Is There Any Truth to the "Five-Second Rule”?

Rutgers University researchers aren't klutzes, but they did drop an awful lot of food on the floor recently -- all in the name of science.

It could take far less than five seconds for these strawberries to become contaminated.
It could take far less than five seconds for these strawberries to become contaminated.

Their objective was to test the accuracy of the so-called "five-second rule," which states that food is safe to eat if you grab it off the floor within five seconds of having dropped it. The researchers played fumble fingers with pieces of watermelon, gummy candy, and buttered and non-buttered bread, dropping the food items onto an assortment of surfaces and leaving them there for various lengths of time.

They then tested each piece of food for bacteria. In all, the team evaluated 2,560 such scenarios and found that the five-second rule doesn't fly. The moisture in a food item makes it more susceptible to contamination, and some surfaces provide much better host environments for bacteria than others. In some cases, such as dropping watermelon on a stainless steel surface, the contamination is immediate.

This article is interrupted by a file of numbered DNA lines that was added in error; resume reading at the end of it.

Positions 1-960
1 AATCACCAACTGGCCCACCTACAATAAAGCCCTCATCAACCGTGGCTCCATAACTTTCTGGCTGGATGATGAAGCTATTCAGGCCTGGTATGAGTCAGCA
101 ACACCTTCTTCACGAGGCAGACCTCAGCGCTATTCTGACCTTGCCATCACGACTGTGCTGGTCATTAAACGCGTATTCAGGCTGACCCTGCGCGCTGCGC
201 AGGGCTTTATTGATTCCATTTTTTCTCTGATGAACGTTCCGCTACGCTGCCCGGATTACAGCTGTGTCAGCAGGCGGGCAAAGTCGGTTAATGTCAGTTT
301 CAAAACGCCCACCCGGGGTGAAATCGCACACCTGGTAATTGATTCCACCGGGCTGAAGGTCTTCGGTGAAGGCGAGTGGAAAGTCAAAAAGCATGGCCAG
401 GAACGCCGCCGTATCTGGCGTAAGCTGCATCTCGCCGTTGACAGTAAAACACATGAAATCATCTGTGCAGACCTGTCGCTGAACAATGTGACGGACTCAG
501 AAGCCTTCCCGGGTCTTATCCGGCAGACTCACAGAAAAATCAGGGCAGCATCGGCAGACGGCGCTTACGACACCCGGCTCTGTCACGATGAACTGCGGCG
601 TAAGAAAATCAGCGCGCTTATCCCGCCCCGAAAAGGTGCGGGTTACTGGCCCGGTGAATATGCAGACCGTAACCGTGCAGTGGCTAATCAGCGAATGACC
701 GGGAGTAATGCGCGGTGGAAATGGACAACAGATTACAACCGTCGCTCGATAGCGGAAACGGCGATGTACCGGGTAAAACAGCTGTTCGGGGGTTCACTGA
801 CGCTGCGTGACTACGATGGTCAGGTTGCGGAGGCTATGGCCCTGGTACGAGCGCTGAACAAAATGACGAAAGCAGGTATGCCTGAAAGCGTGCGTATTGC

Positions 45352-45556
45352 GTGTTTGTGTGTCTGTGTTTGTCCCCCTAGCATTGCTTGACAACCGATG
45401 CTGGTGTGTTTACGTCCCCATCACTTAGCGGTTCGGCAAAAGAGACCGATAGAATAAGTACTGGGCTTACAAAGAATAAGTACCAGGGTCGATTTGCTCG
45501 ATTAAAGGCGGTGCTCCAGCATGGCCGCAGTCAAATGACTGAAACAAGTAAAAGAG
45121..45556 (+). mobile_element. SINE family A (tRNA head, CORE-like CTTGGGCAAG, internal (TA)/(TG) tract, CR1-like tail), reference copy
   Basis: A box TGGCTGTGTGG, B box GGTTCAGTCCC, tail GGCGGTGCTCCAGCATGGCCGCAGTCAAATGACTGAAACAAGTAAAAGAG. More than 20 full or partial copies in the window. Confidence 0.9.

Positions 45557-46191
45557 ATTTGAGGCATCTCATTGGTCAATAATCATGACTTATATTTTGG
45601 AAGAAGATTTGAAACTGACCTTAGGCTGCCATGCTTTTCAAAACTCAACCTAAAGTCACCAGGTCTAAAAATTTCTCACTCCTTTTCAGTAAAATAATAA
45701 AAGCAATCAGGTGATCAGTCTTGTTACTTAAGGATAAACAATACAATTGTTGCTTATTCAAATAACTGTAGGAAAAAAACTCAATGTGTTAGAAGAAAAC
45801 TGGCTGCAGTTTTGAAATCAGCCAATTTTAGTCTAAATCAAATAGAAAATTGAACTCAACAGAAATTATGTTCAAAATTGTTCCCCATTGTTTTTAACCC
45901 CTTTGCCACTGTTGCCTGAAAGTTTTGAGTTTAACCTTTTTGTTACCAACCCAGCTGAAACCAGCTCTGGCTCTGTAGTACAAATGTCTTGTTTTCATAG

One of the researchers, Prof. Donald Schaffner, an extension specialist in food science, said the bottom line is simply that you can't expect dropped food to be safe, no matter how quickly you grab it. "The five-second rule is a significant oversimplification of what actually happens when bacteria transfer from a surface to food," he said.

The facts on food safety:

  • Contaminated food causes the deaths of approximately 420,000 people every year, including about 125,000 children.

  • Leftover food should be placed in safe containers and refrigerated immediately, as bacteria can grow even at room temperature.

  • Up to 3 percent of secondary long-term illnesses like meningitis and arthritis are caused by food poisoning.

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